In Zimbabwe, she worked in concert with the public health system, which performed chest x-rays to diagnose TB. The local system cared for theTB patients, but those who had TB and HIV were sent to Kathy’s clinic.
“When I arrived, I found we had many case files, but few people returning for treatment,” she says. “So I began a home visit program, where I sent a driver out to pick up the ‘no shows.’” This also helped her document the hard facts of life – many people didn’t return simply because they had died.
“This type of volunteering tests your strength,” Kathy says. “I like challenges and I like fixing things. If you have a patient with a broken leg and no casting material what do you do? You find another solution.”
Kathy is planning her next medical journey for the end of the year. She’ll go wherever Doctors Without Borders sends her. Unfortunately, she says, it won’t be Darfur, which has banned Americans.
At home, she has been a Meals on Wheels volunteer for nine years. She’s also a Red Cross volunteer, tracking replacement medications for people hospitalized following home fires.
“We have so much in this country,” Kathy says. “It’s so rewarding to give something back.”
A Darfur Diary
Nurse Practitioner Kathy LeFevre spent three months in the Sudan helping care for Darfur refugees in 2004. The following is an excerpt from a diary she sent to her NorthBay co-workers.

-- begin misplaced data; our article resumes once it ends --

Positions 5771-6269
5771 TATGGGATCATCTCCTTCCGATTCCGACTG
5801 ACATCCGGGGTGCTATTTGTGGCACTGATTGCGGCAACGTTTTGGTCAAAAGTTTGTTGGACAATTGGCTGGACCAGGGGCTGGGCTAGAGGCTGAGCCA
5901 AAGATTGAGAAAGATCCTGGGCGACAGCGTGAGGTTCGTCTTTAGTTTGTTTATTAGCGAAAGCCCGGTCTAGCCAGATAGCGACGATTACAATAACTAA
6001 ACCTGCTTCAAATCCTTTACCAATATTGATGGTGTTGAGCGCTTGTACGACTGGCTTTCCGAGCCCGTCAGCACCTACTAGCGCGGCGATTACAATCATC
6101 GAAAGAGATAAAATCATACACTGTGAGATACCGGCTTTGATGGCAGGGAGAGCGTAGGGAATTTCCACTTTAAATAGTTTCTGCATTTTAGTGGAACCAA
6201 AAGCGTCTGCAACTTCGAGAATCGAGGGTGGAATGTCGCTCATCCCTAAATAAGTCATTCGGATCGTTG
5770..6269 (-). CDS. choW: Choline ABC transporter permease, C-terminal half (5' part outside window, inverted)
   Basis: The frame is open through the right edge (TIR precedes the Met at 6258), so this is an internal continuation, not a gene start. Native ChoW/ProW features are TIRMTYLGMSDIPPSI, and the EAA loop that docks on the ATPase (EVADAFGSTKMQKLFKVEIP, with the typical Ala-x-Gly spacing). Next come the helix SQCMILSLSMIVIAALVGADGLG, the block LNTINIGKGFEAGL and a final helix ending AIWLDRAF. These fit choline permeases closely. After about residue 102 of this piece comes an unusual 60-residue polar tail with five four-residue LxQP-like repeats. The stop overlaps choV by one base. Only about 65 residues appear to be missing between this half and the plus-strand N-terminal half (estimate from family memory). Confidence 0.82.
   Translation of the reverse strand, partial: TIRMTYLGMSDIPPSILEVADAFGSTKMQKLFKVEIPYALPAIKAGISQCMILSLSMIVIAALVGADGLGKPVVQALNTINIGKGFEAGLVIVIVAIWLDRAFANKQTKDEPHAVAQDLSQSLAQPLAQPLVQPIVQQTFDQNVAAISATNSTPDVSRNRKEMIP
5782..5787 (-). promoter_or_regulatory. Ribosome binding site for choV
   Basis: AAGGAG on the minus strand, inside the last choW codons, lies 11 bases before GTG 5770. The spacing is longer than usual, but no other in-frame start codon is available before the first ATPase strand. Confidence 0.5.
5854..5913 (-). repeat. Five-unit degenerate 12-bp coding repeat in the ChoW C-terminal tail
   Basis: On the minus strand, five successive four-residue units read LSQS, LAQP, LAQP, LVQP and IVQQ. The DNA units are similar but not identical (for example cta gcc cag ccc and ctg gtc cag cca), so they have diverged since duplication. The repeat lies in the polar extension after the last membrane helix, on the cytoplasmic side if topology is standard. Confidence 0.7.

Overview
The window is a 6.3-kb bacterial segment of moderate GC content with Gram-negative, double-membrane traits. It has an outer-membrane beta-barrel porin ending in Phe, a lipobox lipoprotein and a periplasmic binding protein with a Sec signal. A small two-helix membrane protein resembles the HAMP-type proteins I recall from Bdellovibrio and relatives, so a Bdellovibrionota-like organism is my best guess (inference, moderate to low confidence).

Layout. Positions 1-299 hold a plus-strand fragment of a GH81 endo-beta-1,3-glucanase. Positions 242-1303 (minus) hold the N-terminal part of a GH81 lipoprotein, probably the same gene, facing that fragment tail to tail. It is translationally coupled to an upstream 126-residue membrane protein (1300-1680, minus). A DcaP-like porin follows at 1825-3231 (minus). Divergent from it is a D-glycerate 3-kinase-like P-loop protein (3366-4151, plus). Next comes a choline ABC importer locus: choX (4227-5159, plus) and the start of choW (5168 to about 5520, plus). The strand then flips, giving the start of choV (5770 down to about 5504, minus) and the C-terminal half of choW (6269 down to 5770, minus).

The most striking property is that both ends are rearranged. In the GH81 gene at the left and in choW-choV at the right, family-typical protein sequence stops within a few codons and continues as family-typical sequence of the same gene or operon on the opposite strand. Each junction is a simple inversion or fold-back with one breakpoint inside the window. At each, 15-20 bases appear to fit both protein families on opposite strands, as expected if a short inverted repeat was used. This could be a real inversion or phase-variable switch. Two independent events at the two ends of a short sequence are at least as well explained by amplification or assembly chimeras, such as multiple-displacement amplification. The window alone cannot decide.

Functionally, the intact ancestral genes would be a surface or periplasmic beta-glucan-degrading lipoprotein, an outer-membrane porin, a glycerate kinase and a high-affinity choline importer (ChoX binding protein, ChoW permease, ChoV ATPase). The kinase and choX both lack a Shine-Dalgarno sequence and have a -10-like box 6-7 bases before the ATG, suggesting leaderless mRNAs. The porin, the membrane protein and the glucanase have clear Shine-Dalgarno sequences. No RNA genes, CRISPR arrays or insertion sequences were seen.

I’m working in East Darfur at feeding stations in a government area as well as a Sudanese Liberation Army rebel area. I don’t have problems traveling between the two. They both want us here to care for the displaced people. We are setting up two weekly feeding centers, one out-patient department and a small eight bed in-patient department.
We are seeing the war wounded – gunshot wounds and stabbings by the Janjaweed (JJ) militia. All we can do is prevent infections and apply dressings. There is no surgery and we have minimal services here.
We have a new Dutch doctor who is doing small surgeries. The rebels have their own special treatment for removing bullets from the body. They slice the belly of a frog and place it over the bullet area and wrap it. In two days, the bullet is sucked out. It works – I actually saw a frog with a bullet in its belly. I couldn’t believe it. But who am I to tell them not to do this when they are wearing the AK47s?
I’m still seeing war injured at one of the villages I work in. One woman was kidnapped for three days by the JJs, but she’s not talking about the experience. The people here are very stoic – they never scream out in pain, but just quietly make faces.
Recently we had a scary incident outside our compound. Gunshots were heard, so we ran inside and hid under the bed. Next the military came to our door and asked us to care for some injured people. One young woman was shot in the chest and we couldn’t save her. Another young man was shot in the leg and I was able to get the bullet out.
I think you get into a job like this because every day is different and you never know what to expect. Some days you make a kid smile and laugh and it’s all worth it.
The safety and security of their volunteers is of the utmost importance to Doctors Without Borders. Without electricity, the Darfur volunteers used a satellite phone to call in to the home base every day. Computers were powered with car batteries or generators.